Beth Elliott has been publishing since the mid 1970s on bisexuality, feminism, the AIDS movement, sex positivity, and transgenderism. Additionally, Elliott is the author of several books published by ENC Press. Her 1996 memoir, Mirrors: Portrait of a Lesbian Transsexual, was described as a “classic in lesbian feminist and transgender/transsexual literary history” by the Bay Area Reporter. She reprised the book in 2011, adding a new introduction and afterword as well as a chapter recounting of her experience at the West Coast Lesbian Conference. She is also the author of the science fiction novel, Don’t Call it “Virtual” published in 2003.
She has been involved in political work in support of gay rights and co-founded the Alice B. Toklas LGBT Club. She was elected as a board member for the California Committee for Sexual Law Reform which, in 1975, supported Willie Brown to pass legislation repealing anti-gay sodomy laws in California.
She has been a folk musician since the late 1960s and was active in the Haight-Ashbury hippie music scene in the 1970s. Her latest work is the album entitled "Buried Treasure," released independently in 2005.
- Stryker, Susan (2008). Transgender History. Seal Press. pp. 102–104. ISBN 9781580052245.
- Meyerowitz, Joanne J. (2009). How Sex Changed: A History of Transsexuality in the United States. Harvard University Press. pp. 259–260. ISBN 978-0-674-04096-0.
- Gallo, Marcia (September 28, 2007). Different Daughters: A History of the Daughters of Bilitis and the Rise of the Lesbian Rights Movement. Seal Press, 2006. pp. 190–191. ISBN 9781580052528.
- "1973: West Coast TERFs". The Terfs. October 12, 2013.; provides context on the accusations
- Elliott, Beth; Nettick, Geri (2011). Mirrors: Portrait of a Lesbian Transsexual. CreateSpace Independent Publishing Platform. ISBN 9781463605209.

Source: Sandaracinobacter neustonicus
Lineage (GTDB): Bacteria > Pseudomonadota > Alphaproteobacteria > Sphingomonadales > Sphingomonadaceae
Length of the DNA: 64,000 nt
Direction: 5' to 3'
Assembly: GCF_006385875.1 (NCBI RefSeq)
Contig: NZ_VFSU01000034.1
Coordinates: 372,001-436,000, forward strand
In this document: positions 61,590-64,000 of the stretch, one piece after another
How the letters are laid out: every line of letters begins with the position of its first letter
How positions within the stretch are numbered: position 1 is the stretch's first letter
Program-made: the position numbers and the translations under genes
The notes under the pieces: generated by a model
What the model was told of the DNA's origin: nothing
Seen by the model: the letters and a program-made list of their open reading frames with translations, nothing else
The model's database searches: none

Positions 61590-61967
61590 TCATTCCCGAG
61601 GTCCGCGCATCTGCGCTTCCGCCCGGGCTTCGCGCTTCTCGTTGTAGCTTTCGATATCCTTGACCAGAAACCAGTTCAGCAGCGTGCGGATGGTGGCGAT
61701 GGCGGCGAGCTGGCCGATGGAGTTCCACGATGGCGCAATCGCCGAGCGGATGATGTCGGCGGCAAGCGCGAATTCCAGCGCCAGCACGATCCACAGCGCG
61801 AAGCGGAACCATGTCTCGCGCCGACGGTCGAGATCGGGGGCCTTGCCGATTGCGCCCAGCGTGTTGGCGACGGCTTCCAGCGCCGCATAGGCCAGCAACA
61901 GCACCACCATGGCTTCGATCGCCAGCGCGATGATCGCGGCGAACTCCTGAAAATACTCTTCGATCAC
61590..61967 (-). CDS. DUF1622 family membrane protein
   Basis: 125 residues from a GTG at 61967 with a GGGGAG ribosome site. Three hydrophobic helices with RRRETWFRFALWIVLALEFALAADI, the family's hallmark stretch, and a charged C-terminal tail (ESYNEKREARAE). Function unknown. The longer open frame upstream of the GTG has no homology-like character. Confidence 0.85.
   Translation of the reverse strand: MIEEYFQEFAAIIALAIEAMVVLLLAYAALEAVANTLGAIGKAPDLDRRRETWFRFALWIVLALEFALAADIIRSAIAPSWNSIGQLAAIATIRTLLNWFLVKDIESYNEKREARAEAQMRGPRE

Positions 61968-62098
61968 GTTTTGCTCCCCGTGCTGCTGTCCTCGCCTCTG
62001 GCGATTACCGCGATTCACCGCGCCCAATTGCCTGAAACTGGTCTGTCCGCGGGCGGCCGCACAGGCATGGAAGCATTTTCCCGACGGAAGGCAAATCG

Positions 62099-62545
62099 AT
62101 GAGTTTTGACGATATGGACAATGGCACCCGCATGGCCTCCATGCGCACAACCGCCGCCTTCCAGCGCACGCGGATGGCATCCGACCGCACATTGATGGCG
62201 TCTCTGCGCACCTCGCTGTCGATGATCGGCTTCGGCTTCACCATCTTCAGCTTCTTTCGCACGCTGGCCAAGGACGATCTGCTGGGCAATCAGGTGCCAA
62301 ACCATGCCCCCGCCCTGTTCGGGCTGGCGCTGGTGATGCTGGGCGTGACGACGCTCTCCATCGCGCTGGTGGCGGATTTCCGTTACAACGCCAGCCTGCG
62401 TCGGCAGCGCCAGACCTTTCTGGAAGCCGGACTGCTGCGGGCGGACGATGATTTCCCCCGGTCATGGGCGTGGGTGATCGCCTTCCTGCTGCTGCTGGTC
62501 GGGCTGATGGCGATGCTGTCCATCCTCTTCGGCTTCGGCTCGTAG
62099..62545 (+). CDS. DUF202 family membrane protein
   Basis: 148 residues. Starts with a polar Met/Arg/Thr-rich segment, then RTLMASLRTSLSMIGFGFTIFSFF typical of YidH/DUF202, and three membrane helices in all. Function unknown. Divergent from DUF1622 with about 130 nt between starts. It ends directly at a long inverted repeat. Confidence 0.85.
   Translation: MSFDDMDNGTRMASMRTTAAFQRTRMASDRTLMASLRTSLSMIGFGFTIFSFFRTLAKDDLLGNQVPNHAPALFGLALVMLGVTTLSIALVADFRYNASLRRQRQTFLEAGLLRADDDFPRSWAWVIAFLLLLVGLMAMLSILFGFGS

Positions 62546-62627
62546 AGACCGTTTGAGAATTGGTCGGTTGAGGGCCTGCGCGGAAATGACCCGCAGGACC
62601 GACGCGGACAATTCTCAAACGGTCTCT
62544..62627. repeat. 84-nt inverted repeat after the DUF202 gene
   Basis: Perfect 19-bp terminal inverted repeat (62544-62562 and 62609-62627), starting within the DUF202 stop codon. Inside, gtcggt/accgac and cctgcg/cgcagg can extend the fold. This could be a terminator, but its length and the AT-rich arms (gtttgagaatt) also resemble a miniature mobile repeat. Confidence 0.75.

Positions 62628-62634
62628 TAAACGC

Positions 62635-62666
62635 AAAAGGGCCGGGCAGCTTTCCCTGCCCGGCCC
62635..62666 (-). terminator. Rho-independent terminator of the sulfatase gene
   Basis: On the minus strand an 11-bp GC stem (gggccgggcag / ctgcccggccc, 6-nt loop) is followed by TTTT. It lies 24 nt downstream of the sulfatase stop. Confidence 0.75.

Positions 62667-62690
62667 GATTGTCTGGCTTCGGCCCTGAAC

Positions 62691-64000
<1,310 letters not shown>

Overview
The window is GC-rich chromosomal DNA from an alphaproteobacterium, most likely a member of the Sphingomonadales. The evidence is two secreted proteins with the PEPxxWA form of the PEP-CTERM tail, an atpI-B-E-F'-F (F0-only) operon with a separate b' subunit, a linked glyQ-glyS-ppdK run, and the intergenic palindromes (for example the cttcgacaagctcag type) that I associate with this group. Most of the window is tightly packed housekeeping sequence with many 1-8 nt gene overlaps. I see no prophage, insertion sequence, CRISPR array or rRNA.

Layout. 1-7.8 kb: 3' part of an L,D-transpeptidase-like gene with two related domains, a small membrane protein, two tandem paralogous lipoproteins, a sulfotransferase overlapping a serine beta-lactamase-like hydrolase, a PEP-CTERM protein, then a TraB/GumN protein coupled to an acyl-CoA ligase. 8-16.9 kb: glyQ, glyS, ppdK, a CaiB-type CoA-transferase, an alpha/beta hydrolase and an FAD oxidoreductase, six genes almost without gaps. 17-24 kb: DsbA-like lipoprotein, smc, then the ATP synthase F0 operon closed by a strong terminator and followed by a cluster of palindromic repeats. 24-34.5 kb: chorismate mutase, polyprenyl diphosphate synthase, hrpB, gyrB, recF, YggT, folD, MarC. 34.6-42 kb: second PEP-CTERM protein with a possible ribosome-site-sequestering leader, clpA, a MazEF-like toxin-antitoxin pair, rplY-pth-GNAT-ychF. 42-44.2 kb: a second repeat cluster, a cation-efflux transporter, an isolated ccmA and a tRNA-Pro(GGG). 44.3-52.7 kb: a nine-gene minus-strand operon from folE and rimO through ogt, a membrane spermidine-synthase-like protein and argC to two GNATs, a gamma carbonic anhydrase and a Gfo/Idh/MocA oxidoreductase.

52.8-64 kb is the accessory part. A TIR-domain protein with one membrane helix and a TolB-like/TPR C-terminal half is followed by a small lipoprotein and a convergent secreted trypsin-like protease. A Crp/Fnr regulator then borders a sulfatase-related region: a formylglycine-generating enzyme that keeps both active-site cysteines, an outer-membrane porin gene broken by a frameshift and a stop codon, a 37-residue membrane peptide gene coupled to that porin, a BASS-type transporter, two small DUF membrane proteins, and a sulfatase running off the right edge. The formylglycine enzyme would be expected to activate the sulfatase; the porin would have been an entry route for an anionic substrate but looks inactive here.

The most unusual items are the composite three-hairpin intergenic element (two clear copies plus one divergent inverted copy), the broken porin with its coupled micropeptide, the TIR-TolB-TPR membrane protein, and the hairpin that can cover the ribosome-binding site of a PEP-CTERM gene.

- Clendinen, Dudley; Nagourney, Adam (2013). Out For Good: The Struggle to Build a Gay Rights Movement in America. Simon and Schuster. pp. 164–167. ISBN 9781476740713.
- Williams, Cristan (2014). "That time TERFs beat RadFems for protecting a trans woman from their assault". The Transadvocate.
- Erickson-Schroth, Laura (2014). Trans Bodies, Trans Selves: A Resource for the Transgender Community. Oxford University Press. p. 518. ISBN 9780199325375.
- Pomerleau, Carlos (2013). Califia Women: Feminist Education against Sexism, Classism, and Racism. University of Texas. pp. 28–29. ISBN 9780292752962.
- Robin Morgan, “Keynote Address” Lesbian Tide. May/Jun73, Vol. 2 Issue 10/11, p30-34 (quote p 32); additional coverage in Pichulina Hampi, Advocate, May 9, 1973, issue 11, p. 4
- Sides, Josh (2009). Erotic City: Sexual Revolutions and the Making of Modern San Francisco. Oxford University Press. pp. 120–122. ISBN 978-0-19-537781-1.
EROTIC CITY beth elliott.
- Elliott, Beth (June 1973). "Of Infidels and Inquisitions". Lesbian Tide. 2 (11): 15–26.
- Love, Barbara J; Cott, Nancy, eds. (April 17, 2015). Feminists Who Changed America, 1963–1975. University of Illinois Press. p. 133. ISBN 9780252097478.
- Cassell, Heather (August 25, 2011). "Telling tales of lesbian trans history". The Bay Area Reporter.
- Elliott, Beth (2003). Don't Call It "Virtual". World Cat. ENC Emperor's New Clothes Press. OCLC 56873715. Retrieved April 5, 2021.
- "Buried Treasure". CD Baby. Archived from the original on February 22, 2008.